Fallout from nuke tests in the 60s is being found in honey today

Share on facebook
Share on twitter
Share on linkedin
Share on email

On 16th July 1945 a blinding flash of light in the New Mexico desert marked the start of the nuclear age.

The US spent many decades conducting nuclear tests from there on out, setting off as many as 1 000 nukes before the Comprehensive Nuclear Test Ban Treaty banned all testing of nuclear weapons.

That ban may have been too little too late following the publication of research that has found evidence of radioactive caesium in honey.

Radioactive caesium as you may know is not a naturally occurring element and is created during nuclear fission.

Given caesium’s long half life and the fact that it is ejected into the atmosphere during testing, wind carried the element around the US and the fallout can still be seen in the soil.

Its presence in honey is interesting, however, and James Kaste, a geologist at the College of William & Mary in Williamsburg, Virginia is to thank for the discovery.

The geologist tasked his undergrad students with bringing in food from their Spring break destinations and testing it for radioactive caesium.

Caesium is water soluble and apparently, plants can mistake it for potassium. A test which found honey containing Cesium levels 100 times higher than other samples prompted Kaste and his colleagues to collect and test 122 samples of honey from across the Eastern US.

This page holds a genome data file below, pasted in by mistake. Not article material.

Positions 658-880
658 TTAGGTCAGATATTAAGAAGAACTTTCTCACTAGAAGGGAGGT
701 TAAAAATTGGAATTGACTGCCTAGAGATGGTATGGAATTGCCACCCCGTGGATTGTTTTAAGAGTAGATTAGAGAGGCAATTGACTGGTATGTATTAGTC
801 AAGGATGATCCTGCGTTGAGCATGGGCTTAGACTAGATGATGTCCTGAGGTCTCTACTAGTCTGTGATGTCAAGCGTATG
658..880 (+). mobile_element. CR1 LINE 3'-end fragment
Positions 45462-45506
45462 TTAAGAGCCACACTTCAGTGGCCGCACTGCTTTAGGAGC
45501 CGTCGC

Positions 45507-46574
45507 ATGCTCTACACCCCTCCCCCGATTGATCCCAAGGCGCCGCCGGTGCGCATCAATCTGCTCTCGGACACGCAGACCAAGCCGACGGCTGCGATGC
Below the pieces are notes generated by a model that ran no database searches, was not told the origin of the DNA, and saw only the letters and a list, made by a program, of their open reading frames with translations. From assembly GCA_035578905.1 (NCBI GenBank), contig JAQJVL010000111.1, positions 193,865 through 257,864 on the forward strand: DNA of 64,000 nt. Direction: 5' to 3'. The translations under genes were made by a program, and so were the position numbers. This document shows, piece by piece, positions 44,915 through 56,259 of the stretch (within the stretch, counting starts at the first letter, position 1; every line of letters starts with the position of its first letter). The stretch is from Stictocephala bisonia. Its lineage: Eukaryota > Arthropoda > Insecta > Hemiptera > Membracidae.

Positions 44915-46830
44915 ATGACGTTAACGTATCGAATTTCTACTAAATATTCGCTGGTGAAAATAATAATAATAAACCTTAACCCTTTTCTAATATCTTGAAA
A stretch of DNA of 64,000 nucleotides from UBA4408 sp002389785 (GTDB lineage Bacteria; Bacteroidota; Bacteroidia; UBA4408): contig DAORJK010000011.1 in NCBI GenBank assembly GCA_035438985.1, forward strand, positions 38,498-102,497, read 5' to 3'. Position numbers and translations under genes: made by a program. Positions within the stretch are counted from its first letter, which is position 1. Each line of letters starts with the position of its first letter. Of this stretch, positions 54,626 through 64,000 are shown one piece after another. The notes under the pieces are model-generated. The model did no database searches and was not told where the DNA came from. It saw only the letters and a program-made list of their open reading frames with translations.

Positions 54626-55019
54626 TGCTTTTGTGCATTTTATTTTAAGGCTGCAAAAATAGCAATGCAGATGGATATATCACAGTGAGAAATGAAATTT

The element was discovered in 68 of the samples test at levels above 0.03 becquerels per kilogram. The highest concentration of radioactive caesium was discovered in a sample from Florida which contained 19.1 becquerels per kilogram.

If you’re familiar with the Banana Equivalent Dose you’ll know that this amount of radiation isn’t dangerous and falls well below the 1 200 becquerels per kilogram cutoff for food safety concerns the US Food and Drug Administration told Science Mag.

What this research does tell us is that humanity needs to be very cautious about what it does to the environment and the long term effects our activities may have on the world.

For instance, researchers are curious about how fallout from decades past could have an effect on bee colonies. While radiation from the Chernobyl nuclear disaster did hamper reproduction in nearby bee colonies, the radiation seen then was a thousand times higher than it is now but it still warrants investigating as hives are likely concentrating the radioactive caesium.

This is especially important given Japan’s plans to release 1.2 million tonnes of radioactive water from the Fukushima nuclear plant into the ocean. While the Japanese government said it would release the water when it’s safe to drink, as we can see from Kaste’s research, that might still be many decades away.

[Image – CC 0 Pixabay]

Brendyn Lotz

Brendyn Lotz

Brendyn Lotz writes news, reviews, and opinion pieces for Hypertext. His interests include SMEs, innovation on the African continent, cybersecurity, blockchain, games, geek culture and YouTube.

NEWSLETTER

BE THE FIRST TO KNOW